• Cheryl Anne Stapp

Boom & Bust in Bodie


Once it was a good-sized mining settlement—a rip-roaring, wild-west boomtown. Today Bodie is a wind-swept ghost town, a tourist attraction of abandoned wooden structures, idle stamp mills, a decrepit red-brick morgue, and a supposedly haunted cemetery.


Gold was first discovered there in 1859 by a man named W. S. Bodey. Prospectors then were abuzz over gold strikes in the vicinity of Mono Lake, near the edge of the California-Nevada border, so he and his three companions decided to try their luck at a lonely location a bit farther east. A mining camp sprang up, but later that same year Mr. Bodey froze to death in a blizzard while en route to Monoville for supplies. The camp was named in his honor, although some confusion remained over the proper enunciation of the name “Bodey” (or was it really “Body”?). Three years later, the residents changed the spelling to what they felt was more phonetic: Bodie (BOH-dee).


For awhile it was a settlement of little note, a rough place in a hard environment at 8,375 feet, blistering hot in the summers and buried in snow in the winters. By 1868, only two companies had built stamp mills, neither profitable.


Then in the late 1870s, everything changed with the discovery of a fantastic new "line" of gold—and Bodie’s fortunes spiraled to the sky. New buildings appeared, a volunteer fire brigade was formed, a bank opened, and the first nonstop daily stage service commenced from Carson City, Nevada. In December 1877, when the Standard Mills Company declared a stock dividend of $1.00 per share, excitement only escalated. The next year, Bodie Mining Company’s rich strike sent its stock price soaring from fifty cents to fifty dollars per share. Stages crowded with passengers arrived daily.


Letters to out-of-town newspapers written by Bodie residents in 1879 said their town of 9,000 inhabitants contained 52 saloons, eleven gambling tables, and four wholesale liquor dealers. In addition, a school—which would accommodate 300 students—and a church were both under construction. Main Street was a mile long! Said one correspondent, ”You can score ten for Bodie in consideration of the fact that our mines claim the center of attraction, and we support more square gamblers, gin-mills, prostitutes, bummers, dead-brokes, vampires, and generous souls … than any other camp on the coast.” Indeed, families, miners, and merchants co-existed with gunfighters, robbers, prostitutes, gambling halls, and opium dens in the community’s Chinatown.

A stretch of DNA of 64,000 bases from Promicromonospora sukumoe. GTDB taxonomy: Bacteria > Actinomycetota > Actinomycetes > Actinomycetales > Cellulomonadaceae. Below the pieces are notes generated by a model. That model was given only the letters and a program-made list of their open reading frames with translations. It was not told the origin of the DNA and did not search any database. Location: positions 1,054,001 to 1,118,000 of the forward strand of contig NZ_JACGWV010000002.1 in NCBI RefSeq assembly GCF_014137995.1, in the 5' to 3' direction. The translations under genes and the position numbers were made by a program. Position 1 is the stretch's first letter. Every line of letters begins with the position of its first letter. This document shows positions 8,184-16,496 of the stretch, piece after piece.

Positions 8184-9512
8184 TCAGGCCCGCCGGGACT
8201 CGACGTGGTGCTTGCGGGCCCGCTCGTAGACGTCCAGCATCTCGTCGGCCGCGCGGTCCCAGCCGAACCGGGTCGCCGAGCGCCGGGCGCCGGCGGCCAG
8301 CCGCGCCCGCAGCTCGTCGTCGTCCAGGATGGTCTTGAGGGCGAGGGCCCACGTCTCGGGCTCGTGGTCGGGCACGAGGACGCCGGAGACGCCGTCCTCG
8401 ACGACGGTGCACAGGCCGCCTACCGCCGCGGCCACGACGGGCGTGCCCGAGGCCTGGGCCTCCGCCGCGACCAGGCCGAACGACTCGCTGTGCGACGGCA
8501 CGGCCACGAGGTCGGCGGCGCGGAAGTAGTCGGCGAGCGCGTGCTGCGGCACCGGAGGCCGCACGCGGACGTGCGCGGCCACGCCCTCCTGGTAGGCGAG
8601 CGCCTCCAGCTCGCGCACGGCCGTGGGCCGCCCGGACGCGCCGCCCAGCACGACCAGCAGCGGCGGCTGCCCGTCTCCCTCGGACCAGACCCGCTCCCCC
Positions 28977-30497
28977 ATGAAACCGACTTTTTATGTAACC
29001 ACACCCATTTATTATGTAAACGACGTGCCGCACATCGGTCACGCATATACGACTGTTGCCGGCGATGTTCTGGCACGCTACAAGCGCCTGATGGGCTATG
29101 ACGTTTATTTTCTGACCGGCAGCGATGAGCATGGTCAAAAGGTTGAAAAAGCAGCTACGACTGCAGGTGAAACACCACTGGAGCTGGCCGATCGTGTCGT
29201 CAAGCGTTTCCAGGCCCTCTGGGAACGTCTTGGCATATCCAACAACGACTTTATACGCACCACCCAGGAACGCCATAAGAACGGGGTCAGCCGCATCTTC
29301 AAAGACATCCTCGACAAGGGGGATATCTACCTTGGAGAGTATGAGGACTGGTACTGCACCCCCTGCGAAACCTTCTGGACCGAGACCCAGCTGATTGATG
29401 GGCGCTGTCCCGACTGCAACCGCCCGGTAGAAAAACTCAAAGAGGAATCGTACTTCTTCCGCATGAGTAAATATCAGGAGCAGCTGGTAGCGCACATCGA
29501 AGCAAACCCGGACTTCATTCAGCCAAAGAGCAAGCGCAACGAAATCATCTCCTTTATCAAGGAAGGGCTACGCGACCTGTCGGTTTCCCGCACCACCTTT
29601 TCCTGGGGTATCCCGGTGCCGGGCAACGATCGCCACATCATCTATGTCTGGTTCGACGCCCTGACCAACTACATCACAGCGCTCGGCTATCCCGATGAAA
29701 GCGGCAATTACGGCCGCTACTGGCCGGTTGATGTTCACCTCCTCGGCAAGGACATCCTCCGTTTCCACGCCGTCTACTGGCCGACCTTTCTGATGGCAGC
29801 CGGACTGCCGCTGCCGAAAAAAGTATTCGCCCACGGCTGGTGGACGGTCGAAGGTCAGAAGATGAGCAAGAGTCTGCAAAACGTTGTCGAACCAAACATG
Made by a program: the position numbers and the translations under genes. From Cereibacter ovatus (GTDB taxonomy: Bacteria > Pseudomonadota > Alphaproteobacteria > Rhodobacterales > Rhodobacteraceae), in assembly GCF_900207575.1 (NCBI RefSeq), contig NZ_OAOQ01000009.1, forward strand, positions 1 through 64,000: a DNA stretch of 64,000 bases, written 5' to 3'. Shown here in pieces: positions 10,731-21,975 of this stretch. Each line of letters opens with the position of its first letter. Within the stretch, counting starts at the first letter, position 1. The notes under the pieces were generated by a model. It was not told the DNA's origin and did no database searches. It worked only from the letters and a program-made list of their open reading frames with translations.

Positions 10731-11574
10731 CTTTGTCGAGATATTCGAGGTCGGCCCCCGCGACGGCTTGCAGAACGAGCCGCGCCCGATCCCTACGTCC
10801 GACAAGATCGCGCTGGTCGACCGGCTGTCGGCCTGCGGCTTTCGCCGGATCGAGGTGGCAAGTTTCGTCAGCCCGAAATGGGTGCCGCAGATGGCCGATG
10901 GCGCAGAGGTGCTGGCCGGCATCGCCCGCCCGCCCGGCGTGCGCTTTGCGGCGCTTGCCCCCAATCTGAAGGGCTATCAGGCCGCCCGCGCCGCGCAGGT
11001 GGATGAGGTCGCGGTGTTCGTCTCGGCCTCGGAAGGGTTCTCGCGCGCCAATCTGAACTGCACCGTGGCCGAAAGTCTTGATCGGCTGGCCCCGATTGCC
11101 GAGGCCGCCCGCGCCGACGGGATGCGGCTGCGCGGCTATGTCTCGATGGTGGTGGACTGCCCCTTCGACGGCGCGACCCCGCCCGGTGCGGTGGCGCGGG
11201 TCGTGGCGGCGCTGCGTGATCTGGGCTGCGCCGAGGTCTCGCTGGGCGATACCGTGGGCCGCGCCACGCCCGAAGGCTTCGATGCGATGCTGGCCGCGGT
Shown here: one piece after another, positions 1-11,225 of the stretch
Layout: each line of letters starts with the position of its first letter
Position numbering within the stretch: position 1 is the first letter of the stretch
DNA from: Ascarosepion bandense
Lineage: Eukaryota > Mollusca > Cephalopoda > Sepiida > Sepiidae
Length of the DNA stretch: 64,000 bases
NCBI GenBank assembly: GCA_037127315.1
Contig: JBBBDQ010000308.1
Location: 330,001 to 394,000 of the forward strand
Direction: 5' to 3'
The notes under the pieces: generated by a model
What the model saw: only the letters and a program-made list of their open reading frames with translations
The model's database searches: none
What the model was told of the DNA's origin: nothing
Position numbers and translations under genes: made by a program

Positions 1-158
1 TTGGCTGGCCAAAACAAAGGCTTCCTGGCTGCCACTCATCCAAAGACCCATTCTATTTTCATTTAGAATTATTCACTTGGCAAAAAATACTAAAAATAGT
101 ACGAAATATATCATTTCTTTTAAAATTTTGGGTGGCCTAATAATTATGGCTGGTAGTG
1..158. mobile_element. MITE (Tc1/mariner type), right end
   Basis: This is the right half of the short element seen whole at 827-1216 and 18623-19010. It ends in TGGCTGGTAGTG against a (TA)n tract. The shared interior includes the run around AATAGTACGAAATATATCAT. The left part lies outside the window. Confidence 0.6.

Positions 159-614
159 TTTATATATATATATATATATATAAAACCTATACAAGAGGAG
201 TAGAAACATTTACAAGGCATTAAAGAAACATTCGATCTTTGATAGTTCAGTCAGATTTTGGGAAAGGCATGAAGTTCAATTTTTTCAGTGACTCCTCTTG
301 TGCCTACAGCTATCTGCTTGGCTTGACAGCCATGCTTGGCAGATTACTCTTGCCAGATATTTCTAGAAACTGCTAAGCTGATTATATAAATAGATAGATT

At its peak in the 1880s, Bodie boasted 40 to 50 mines in active operation, but that only lasted until the gold ran out. The economy deflated, worsened by an 1892 fire that wiped out a large portion of the town. People began drifting away to more profitable places. Finally, with just enough gold left to justify staying, only 800 residents remained. The Standard Company, the first mining company during Bodie’s heyday, gave up in 1913; and although a private investor realized a profit by re-opening Standard’s mill to its former employees, it wasn’t enough to stop the town’s decline.


In January 1919, Santa Rosa’s Press Democrat, under the headline FAMOUS BODIE MINE CAMP TAKES PLACE AMONG THE HAS-BEENS opined that with the post office closed, the stage line discontinued and practically every mine idle, Bodie had “virtually ceased to be.”


Within a month, a rebuttal appeared in the Los Angeles Herald headlined BODIE, THE BAD TOWN, DENIES IT HAS DIED. “Bodie is still alive and, like Mark Twain, declares that the report of its death is greatly exaggerated,” the Herald reported. However, by 1920, the population had dwindled to 120 people—and another fire ravaged the town in 1932. When the last residents at last departed in the 1940s, they left behind household furniture, and merchant’s goods still sitting on the shelves of stores and bars—items perhaps deemed not worth the cost and effort of moving.


In 1961, an abandoned Bodie officially became a National Historic Landmark and in 1962, a California State Historic Park. It is preserved in a state of “arrested decay,” as befits an authentic ghost town.

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